Only 2% of insurers believe that the outcome of this year’s presidential race between Democrat Hillary Clinton and Republican Donald Trump will matter much to the fortunes of their industry.
They’re much more worried about low interest rates, according to a new A.M. Best Special Report entitled “A.M. Best Spring 2016 Insurance Industry Survey.” The report assesses insurers’ opinions on market conditions, compliance costs, the Labor Department’s fiduciary rule, cyber risk, reinsurance trends and exposure to Puerto Rico’s municipal bonds.
Approximately three-fourths of insurers surveyed have lowered their target return-on-equity expectations to 10% or lower, a reflection of highly competitive market conditions remaining and the slow-growth economy, the report said.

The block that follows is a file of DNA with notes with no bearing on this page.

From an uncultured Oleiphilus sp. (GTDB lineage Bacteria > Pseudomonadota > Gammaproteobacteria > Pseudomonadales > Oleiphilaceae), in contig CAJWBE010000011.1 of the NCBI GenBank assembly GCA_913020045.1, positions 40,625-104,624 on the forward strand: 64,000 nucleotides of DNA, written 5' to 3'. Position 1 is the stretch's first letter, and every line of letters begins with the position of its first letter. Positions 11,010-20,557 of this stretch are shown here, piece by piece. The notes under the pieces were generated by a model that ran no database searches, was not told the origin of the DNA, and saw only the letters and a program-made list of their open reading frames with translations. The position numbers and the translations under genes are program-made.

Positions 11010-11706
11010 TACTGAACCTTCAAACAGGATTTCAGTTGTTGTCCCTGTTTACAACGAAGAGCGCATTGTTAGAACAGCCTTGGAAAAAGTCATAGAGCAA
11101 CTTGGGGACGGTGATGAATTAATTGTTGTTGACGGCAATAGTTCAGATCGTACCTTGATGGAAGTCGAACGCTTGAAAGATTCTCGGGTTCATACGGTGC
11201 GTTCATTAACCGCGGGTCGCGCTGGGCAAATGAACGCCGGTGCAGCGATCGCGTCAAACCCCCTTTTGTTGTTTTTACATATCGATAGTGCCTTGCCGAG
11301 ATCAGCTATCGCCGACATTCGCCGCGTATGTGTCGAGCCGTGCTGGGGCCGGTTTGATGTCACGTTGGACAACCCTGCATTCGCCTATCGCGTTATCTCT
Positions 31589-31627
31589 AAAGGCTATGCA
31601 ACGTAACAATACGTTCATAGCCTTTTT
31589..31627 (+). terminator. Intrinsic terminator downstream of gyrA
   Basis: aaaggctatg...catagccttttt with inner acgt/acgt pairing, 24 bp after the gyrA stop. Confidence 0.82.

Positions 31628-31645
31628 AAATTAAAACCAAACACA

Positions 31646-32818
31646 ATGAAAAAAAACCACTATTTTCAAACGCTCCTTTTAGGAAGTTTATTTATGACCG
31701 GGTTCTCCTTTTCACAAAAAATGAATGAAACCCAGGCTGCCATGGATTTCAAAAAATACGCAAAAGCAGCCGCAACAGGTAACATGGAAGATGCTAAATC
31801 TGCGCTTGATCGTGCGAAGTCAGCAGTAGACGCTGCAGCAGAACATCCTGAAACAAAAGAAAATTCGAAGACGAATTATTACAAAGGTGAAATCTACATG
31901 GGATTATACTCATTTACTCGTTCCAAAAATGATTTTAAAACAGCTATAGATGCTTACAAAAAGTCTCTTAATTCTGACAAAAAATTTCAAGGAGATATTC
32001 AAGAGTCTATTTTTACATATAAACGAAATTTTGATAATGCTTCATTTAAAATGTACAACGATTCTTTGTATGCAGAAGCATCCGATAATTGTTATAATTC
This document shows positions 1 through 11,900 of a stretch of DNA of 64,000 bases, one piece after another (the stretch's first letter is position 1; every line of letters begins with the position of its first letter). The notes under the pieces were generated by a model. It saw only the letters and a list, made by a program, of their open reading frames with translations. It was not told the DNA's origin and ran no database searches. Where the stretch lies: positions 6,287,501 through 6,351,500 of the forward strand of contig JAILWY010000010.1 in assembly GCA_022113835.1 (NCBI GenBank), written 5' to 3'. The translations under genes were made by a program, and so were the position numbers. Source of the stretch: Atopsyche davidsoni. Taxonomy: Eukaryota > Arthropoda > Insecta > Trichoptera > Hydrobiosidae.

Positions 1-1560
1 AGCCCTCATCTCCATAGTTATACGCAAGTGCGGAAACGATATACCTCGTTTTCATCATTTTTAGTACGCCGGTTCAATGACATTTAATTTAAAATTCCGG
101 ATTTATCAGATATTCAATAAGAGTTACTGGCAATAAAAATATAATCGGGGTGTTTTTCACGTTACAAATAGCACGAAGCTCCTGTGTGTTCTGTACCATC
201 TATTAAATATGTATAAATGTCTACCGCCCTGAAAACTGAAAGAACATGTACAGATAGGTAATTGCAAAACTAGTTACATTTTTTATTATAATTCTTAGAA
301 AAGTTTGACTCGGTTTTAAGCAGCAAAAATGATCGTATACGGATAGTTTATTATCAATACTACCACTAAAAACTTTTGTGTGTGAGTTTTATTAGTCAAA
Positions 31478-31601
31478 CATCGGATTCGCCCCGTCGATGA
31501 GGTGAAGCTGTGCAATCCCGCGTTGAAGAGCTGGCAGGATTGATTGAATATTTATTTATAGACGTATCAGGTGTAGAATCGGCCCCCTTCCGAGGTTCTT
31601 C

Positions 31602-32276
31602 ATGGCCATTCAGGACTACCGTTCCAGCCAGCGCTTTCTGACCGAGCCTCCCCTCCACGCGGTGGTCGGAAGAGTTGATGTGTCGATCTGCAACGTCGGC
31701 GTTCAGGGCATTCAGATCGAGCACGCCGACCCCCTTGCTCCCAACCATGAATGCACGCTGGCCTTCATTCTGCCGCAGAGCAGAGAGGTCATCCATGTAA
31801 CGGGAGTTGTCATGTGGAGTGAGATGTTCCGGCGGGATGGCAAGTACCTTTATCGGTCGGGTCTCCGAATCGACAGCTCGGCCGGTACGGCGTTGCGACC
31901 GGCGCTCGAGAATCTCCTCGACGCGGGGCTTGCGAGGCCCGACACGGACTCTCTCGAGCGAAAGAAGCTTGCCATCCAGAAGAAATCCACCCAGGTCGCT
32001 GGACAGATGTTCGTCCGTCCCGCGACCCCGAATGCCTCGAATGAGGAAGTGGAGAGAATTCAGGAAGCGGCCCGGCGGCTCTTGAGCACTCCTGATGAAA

Low interest rates were cited as the biggest industry threat (by 37.6% of insurers), followed by increased regulations (26.2%), competition (19.3%) and antiquated business models (12.4%).
In terms of competitive pressures, the health and life/annuity segments responded that they feel the most pressure from regulatory drivers, while the majority of property/casualty insurers reported facing pressure from product development, new entrants and external forces such as Amazon and Google.
On cyber risk, just over 30% of survey participants had been a target of data breach or cyber-attack. But just 10.4% reported investing more than $1 million to prevent such attacks and breaches, while about 43% have spent less than $100,000. Half of the insurers surveyed have invested more than $1 million to upgrade hardware and software systems in the past five years.
Regarding reinsurance, 43.9% of respondents have restructured their reinsurance program over the past 24 months. Of these companies, 71.4% said they found better protection for either less or the same cost. In addition, 52.7% of survey respondents said they had added and/or removed reinsurers from their panel in that 24-month timeframe.
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